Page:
I love doing treasure trails. They’re great for exploring places, help make a walk more interesting, work well for a variety of ages and are great value for money. With my twin sister and two nieces (aged 14 and 12) visiting, a treasure trail made for an ideal day out. We’ve done a couple of treasure trails before when my nieces have come to stay. Our previous trails have seen us explore Chalfont St Peter and Great Missenden. This time we decided to explore Eton with a treasure trail.
Our task was to find the location of Old Etonian Bert E. Worcester’s wallet which had been hidden in one of the locations on the treasure map. As we walked around Eton, we needed to look for the answers to the clues to help us eliminate other locations on the map.
We parked near Windsor & Eton Riverside station and headed over the bridge into Eton High Street, looking out for clues along the way. Ebony, the eldest of my two nieces, was carrying Thomas in the sling. The girls were enjoying getting to have lots of cuddles with their new cousin. I think had I not been breastfeeding, I would have hardly got to hold him myself during their visit!
The clues on the treasure trail sheet are interspersed with directions on which paths to take, when to cross the road and details of landmarks passed along the way. This is always useful for helping you realise if you’ve missed a clue along the way. We had to retrace our steps a couple of times due to not spotting clues. Most of them were quite straightforward to solve. You can text a number to find the answers to up to three clues if you are struggling. We used this once to double-check a clue that we weren’t sure we’d got the correct answer to.
We’d packed a picnic but there weren’t really any suitable places to stop for the first part of the trail. Sophie was getting grumpy due to being hungry so we stopped along the High Street for some ice cream which helped to restore good tempers for a while.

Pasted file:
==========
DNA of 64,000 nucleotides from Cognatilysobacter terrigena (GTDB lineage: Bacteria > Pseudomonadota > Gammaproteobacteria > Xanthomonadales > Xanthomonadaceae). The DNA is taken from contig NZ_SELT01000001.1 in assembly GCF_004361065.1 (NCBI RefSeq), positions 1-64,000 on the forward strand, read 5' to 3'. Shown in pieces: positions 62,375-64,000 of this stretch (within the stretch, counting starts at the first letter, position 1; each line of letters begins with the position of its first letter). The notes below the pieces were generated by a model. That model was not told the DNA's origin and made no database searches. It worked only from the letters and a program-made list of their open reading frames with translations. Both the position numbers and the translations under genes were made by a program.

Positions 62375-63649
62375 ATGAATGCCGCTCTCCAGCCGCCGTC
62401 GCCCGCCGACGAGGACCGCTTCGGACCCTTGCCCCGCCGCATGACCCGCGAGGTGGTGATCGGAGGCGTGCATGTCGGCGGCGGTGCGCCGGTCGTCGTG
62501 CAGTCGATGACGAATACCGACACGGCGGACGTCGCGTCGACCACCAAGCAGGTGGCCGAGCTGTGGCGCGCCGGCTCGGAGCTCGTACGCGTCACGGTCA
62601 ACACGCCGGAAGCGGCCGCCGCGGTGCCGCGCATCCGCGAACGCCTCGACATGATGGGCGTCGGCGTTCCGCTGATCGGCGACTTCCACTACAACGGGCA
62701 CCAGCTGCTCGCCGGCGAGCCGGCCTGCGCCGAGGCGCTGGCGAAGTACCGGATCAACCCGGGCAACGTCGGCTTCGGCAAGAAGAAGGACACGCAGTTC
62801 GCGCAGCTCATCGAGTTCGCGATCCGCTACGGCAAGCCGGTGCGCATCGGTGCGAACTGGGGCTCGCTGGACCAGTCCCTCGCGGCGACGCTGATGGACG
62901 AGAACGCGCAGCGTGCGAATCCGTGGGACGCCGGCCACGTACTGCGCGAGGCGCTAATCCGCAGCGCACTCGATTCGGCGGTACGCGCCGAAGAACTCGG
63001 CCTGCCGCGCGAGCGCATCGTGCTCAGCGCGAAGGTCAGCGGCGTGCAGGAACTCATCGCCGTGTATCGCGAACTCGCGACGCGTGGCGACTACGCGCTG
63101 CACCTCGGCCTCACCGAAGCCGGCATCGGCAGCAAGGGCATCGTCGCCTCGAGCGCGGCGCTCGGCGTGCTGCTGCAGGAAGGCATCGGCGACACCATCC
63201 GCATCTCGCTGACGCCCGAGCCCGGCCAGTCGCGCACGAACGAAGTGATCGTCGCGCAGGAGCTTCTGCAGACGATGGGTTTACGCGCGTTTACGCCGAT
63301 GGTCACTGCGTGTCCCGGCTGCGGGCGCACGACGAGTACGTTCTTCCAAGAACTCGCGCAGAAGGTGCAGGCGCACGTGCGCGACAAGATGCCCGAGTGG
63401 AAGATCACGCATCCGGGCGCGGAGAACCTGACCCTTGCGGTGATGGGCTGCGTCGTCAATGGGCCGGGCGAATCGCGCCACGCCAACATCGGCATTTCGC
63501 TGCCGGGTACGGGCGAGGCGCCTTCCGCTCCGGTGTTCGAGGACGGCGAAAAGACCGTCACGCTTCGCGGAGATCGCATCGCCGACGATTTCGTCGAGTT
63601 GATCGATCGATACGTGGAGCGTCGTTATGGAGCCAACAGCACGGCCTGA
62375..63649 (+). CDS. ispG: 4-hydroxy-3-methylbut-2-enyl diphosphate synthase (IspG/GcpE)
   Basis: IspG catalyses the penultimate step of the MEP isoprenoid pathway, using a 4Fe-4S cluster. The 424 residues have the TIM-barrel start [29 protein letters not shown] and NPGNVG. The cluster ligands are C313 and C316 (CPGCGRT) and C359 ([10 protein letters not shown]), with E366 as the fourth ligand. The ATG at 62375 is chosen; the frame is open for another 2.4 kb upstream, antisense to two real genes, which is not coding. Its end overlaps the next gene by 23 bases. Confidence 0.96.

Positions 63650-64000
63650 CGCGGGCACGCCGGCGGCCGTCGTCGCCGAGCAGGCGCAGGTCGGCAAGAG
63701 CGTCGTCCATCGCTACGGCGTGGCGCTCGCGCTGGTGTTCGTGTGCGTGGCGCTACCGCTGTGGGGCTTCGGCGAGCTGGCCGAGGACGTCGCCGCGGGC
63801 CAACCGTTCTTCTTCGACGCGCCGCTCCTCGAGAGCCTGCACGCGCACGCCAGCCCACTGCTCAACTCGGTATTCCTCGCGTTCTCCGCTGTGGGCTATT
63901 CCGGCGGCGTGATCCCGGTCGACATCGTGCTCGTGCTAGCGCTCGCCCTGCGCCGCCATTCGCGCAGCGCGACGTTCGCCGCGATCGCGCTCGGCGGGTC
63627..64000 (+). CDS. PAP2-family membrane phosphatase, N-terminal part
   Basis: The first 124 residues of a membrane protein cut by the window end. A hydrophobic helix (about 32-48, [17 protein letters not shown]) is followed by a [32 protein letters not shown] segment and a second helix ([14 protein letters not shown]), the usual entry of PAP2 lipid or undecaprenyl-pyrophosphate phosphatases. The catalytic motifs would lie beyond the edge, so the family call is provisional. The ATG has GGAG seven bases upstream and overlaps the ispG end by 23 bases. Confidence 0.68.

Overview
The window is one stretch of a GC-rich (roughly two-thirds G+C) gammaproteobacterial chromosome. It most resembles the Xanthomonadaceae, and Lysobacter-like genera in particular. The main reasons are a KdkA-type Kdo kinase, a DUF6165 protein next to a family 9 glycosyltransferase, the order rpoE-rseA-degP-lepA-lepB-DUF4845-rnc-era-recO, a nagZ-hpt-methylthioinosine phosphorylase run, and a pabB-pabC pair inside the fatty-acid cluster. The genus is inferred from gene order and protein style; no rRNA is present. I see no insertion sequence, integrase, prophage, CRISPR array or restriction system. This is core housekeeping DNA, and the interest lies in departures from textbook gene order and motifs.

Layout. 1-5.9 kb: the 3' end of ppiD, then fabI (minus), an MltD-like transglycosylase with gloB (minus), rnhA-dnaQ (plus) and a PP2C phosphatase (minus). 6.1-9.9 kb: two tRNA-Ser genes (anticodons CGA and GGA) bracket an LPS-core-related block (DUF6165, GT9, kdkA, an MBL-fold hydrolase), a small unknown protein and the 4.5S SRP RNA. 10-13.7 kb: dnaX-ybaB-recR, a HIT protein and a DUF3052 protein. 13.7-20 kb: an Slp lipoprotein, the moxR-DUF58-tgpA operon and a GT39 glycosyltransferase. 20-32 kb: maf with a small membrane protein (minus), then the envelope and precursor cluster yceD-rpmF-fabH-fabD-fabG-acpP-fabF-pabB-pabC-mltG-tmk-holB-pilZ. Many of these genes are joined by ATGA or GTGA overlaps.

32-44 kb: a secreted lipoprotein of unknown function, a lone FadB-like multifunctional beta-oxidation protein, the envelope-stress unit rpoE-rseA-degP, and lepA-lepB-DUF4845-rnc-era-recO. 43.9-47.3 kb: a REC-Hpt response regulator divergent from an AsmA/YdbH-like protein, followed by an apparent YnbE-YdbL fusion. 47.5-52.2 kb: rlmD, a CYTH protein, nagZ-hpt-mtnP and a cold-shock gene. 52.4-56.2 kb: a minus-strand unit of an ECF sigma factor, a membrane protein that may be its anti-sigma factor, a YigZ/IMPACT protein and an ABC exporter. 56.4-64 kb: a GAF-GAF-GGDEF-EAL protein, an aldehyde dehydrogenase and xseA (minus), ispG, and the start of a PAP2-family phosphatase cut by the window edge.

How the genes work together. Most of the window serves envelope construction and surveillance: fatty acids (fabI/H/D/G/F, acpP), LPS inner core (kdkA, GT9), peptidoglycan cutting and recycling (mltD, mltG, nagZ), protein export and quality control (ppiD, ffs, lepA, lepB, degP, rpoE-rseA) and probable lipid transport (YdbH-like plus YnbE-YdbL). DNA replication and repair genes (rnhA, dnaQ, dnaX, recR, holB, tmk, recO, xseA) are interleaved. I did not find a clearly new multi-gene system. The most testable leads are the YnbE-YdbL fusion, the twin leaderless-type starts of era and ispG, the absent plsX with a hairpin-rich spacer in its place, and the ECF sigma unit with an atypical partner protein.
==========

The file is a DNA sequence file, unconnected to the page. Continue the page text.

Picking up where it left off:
By the time we’d left the main roads and headed down the public footpath into the college grounds, the effects of the ice-cream we’re starting to wear off. It wasn’t the best location for a picnic but we stopped for a while anyway. Within a few minutes though, our picnic had attracted the attention of the wasps and so we decided to quickly move on. Sophie was happier for having had a few bites of sandwich at least.
Past the playing fields and over a bridge, we stopped again for a second attempt at our picnic. Thomas was getting hungry at this point too. As I was just settling down to feed him, a very wet, very muddy, very friendly dog came bounding over to us to say hello. He was clearly quite interested in our picnic and somewhat oblivious to his owner’s attempts to call him away. Eventually he did head off with his owner but not before having a good shake and sharing mud splatters with us. Thankfully Thomas and I managed to avoid getting any mud splatters on us but the girls weren’t quite so lucky! We did manage to finish our picnic without any further interruptions once the dog and his owner had gone!
The walk around the college was quite interesting. The girls spotted a few doors with “Boys’ Entrance” signs and wondered where the “Girls’ Entrance” signs were. They hadn’t realised that Eton was an all-boys school, or that it was a boarding school. They had quite a few questions as a result of some of the things they spotted along the way which we ended up having to look up the answers to later on. I love how walks like this often make you learn new things.
Towards the end of the trail, we spotted a gold telephone box. This was painted gold in 2016 in honour of ex-Eton pupil Constantine Louloudis who won Olympic gold in Rio as part of the men’s coxless four team. I wish I’d known about this phone box a couple of years ago. We spent three years visiting all the Olympic and Paralympic gold postboxes plus the gold telephone box on the Isle of Man and the two gold lock gates on the River Thames. Hubby and Jessica are in the photos with all of them. I would have loved to have added a photo of hubby and Jessica at this one to our collection.
The trail route took us back to the High Street where we found our final clue and solved the puzzle. We submitted our answer online which entered us into a monthly prize draw for a chance to win £100.
On our way back to the car, we also managed to find a geocache. It was the first time my nieces had come across geocaching. Maybe that’s an activity to try the next time they come to stay.